These are already being felt, particularly in cybersecurity and associated digital platforms. Huawei and its 5G platform have become problematic, with countries that had previously accepted Huawei 5G as part of their networks now replacing it with Ericsson or some other alternative. It is not just the US that have banned Huawei 5G, but also Australia, Japan, Germany, Sweden, and Canada. This will present significant trade challenges for those wanting to engage with BRI projects. With supply chains working towards digital integration to create smart systems, and Huawei being the 5G network provider, there will be parallel trading systems as the respective digital platforms do not communicate with each other. This would add extra cost as two digital platforms will have to be managed.
Furthermore, the emerging digital divide has exposed weaknesses in China’s ambitions to be the global leader in the technology space. In particular, China expected economic growth through its Digital Standards 2035 plan that would set global standards for IoT, AI and 5G. Whilst China has shown leadership in the digital space, it has relied on access to Western-supplied intellectual property. This could derail China’s commercial ambitions as this access is denied. Exacerbating the issues, we are witnessing several companies cutting ties with China in the ICT and cyberspace world. A recent example includes the Swedish company Micro Systemisation AB’s withdrawal from tenders to supply security and surveillance software to China. Other companies in the same position include X-Ways Software Technology AG in Germany and Blackrainbow Ltd from the UK.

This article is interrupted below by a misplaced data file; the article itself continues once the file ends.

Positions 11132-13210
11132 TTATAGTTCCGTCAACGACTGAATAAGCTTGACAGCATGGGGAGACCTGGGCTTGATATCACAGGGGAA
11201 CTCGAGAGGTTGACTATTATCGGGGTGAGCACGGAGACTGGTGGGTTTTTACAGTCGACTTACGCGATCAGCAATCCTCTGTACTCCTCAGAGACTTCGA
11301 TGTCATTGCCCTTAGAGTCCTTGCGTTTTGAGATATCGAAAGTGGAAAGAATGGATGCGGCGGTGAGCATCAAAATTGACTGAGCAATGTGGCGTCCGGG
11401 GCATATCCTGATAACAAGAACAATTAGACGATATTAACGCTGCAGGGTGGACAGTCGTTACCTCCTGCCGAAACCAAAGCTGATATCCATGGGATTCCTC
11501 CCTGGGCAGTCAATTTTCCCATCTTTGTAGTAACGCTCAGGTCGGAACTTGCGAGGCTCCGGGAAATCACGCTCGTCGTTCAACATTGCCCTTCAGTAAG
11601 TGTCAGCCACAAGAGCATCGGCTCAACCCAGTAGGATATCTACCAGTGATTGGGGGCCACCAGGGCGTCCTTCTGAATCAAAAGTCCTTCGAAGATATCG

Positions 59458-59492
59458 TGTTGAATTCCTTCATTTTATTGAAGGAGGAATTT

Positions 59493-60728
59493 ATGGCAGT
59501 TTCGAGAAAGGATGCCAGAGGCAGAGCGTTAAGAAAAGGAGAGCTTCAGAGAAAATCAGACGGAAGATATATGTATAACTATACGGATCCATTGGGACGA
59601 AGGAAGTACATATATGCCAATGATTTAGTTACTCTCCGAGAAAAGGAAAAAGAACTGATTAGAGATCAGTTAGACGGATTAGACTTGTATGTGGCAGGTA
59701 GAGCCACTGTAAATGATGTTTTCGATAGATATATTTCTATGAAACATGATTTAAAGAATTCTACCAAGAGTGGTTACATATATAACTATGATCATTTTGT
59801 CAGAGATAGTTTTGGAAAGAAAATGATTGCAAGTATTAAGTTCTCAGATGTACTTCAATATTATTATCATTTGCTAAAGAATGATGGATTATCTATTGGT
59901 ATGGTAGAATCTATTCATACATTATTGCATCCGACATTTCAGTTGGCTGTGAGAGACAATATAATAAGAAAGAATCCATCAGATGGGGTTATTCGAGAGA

The issue of “smart trading systems” in which China can participate in global trade is looking increasingly problematic too. There is a realisation that China has a fundamental weakness in semi-conductor manufacture. China may well build phones and computers, but it imports the chip brains. It imports approximately $300bn in computer chips every year, and with their supplier SMIC being placed on a restricted trade list, the country will have greater difficulty rolling out its digital plan. It does not have the manufacturing capability to squeeze sufficient transmitters onto a piece of silicon. After all, SMIC itself relies on the US for over half of its equipment supply.